Body Mass Index, Op. 42

BMI: everything you wanted to know but were afraid to ask


More than your friends know about the BMI

BMI, or “body mass index,” is an index of adiposity and is calculated as body weight divided by height-squared (kg/m2).

BMI is usually divided into 4 categories: underweight, healthy weight, overweight, and obese.  These categories have specific meanings and there is a physiological rationale for culture-specific cutoff points.  In the United States, healthy weight is classified as BMI 20-25 and obesity is BMI > 30.

N.B.  The rationale for setting the obesity cutoff at 30 and not 28 or 32 is that Americans with BMI < 30 experience fewer health problems, e.g., lower rates of diabetes, than those > 30.  It is NOT the average, nor does it have anything to do with odd biological phenomena like adipocyte cell number or maximal obesity capacity.  The cutoff for Chinese is ~25 because > 25 is associated with significantly more health problems than < 25.  The cutoff for Chinese (25) is not lower than Americans (30) because Chinese are on average leaner.  Chinese ARE leaner, but that’s not why the cutoff is lower.  The cutoff is lower because it is based on disease risk, not average body weight.

This is complicated.  Trust me.

Example #1.  An American living in the United States with BMI 27.5 is classified as overweight, but a Chinese with BMI 27.5 is classified obese.  These terms have more to do with disease risk than body weight.

Example #2.  On average, Americans are fatter than Chinese.  But Chinese have higher rates of diabetes.  Chinese get diabetes at a lower BMI, on average, than Americans.  THIS is why the obese BMI has a lower cutoff for Chinese.  Pound for pound, Chinese are more diabetic than Americans and studies like Ni-Hon-San suggest this is not genetic, but rather environmental or dietary.

BMI 101, Americans are good at getting fat without diabetes.  And they’re really good at getting fat, but that’s got nothing to do with BMI category cutoffs.

Deriving ethnic-specific BMI cutoff points for assessing diabetes risk (Chiu et al., 2011 Diabetes Care)

Divide and conquer

No study more robustly exhibits the gravitas of BMI categories.  From this relatively random sample, whites and blacks arethe heaviest, followed by South Asians (Indian, Pakistani, etc.), and then Chinese, who are the leanest.

Table 1.

If the obesity cutoff is universally set at 30, then 16.5% of whites, 14.7% of blacks, and 6.9% of South Asians, and a paltry 2.2% of Chinese are “obese.”  And THIS is why the obesity cutoffs are not universal.

Table 2. Incidence of diabetes (per 1,000 person-years)

The first row in Table 2 shows the incidence of diabetes among those at a healthy body weight.  It is fairly low, in all except for those hailing from the diabetes capital of the world, India, whose unlucky population experiences 3x more diabetes than whites (cough cough diet cough).  But now focus on the first column, diabetes incidence in whites with a healthy body weight (4.1) vs. overweight (10.0) vs. obese (25.6).  There is a clear increase across the groups which confirms the usefulness of these specific BMI cutoff points for this population.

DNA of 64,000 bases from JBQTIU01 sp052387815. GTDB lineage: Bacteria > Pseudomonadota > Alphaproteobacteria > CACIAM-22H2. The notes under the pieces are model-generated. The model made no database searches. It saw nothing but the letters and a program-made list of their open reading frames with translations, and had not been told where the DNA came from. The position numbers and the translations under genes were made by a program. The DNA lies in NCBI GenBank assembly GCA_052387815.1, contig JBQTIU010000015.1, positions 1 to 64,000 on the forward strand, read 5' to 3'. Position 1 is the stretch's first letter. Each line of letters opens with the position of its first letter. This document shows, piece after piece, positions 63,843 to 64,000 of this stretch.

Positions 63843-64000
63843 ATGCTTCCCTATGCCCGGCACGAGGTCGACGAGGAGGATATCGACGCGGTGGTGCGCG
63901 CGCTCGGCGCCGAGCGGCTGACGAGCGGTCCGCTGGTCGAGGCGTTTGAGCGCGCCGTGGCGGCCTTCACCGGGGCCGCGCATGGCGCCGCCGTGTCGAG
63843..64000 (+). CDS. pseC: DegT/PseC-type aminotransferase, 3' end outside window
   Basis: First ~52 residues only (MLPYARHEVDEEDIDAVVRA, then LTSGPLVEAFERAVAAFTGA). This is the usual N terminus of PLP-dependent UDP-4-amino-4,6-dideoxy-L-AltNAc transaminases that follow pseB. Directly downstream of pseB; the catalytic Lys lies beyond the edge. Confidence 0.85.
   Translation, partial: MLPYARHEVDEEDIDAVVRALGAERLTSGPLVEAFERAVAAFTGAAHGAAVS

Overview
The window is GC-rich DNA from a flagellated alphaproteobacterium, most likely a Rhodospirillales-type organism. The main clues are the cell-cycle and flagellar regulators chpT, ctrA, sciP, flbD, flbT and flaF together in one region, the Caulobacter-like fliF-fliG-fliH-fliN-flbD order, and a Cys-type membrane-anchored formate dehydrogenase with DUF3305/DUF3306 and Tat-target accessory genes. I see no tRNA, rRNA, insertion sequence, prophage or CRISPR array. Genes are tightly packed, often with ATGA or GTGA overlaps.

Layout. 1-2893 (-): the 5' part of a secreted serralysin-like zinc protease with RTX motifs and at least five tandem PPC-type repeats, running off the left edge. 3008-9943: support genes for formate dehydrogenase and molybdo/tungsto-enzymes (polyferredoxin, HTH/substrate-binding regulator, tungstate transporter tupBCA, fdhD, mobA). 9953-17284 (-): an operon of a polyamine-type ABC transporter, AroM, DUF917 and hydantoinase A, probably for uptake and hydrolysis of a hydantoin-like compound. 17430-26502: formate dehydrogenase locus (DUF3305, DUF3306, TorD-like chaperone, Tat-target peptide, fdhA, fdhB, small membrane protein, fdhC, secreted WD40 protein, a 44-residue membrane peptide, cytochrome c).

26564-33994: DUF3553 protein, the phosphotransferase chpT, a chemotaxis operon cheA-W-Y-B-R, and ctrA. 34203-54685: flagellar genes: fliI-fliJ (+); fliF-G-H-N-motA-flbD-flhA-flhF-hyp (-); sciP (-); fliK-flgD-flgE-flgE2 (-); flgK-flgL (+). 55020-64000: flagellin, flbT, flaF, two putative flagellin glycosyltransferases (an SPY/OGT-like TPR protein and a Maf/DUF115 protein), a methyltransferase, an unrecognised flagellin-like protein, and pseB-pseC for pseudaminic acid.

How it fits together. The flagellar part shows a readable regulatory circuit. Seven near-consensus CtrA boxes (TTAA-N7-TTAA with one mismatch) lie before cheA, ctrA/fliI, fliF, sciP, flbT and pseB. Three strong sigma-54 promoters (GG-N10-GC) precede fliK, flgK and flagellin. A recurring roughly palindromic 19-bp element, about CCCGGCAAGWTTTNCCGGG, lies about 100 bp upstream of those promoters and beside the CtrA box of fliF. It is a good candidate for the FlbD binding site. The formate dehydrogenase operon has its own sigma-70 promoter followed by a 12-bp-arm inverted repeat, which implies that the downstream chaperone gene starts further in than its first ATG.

But what happens when these cutoffs are applied to Chinese (Table 2, third column)?  Holy crap, 79.6% of Chinese with BMI 30 have diabetes!!  Actually, overweight Chinese are almost as diabetic as obese whites (despite being ~25 pounds lighter).  But while this clearly shows a BMI-independent predisposition toward diabetes among Chinese (cough cough diet cough; as blogged about previously), it also demonstrates the futility of universal BMI cutoff points.  Since the cutoffs are based on health risks, to say someone is obese should be associated with a specific risk.  If the cutoff was universally at BMI 30, then we could conclude nothing meaningful about the incidence of diabetes in obesity since the range would be enormous (25.6 – 79.6).  In other words, the word “obese” would be rendered useless by universal BMI cutoff points.

Table 3. Incidence of diabetes (per 1,000 person-years)


Lowering the obese cutoff to 27.5 for Chinese levels the playing field.  30.9% of Chinese with BMI > 27.5 have diabetes, which is roughly equivalent to the 25.6% of whites with BMI > 30.  Now we can clearly say “obesity” is associated with increased risk for diabetes, and this risk is increased equally in an ethnic-dependent manner.  By normalizing to disease burden, BMI categories have significantly more clinical value.

Clearest depiction of this concept:

To most accurately normalize BMI categories, one could ask at which BMI certain ethnic groups experience the same diabetes incidence as obese whites, for example.  By graphing the data in this manner, it is clear that Indians, Chinese, and blacks aren’t very good at getting fat.  Just a few extra pounds and here comes the diabetes.  At least for Chinese, it’s a good thing they tend to stay lean (Table 1).

And this isn’t restricted to diabetes…

Are Asians at greater mortality risks for being overweight than Caucasians?  Redefining obesity for Asians (Wen et al., 2008 Public Health Nutrition)



The relative risk for all-cause mortality increases with body weight.  As per the figure above, e.g., a 225-pound American has the same relative risk for all-cause mortality as a 200-pound Chinese.  Alternatively, a Chinese with BMI 25 has the same relative risk for all-cause mortality as an American with BMI 30.  Thus, ethnic specificity is mandatory to establish clinical meaningfulness to the word “obesity.”


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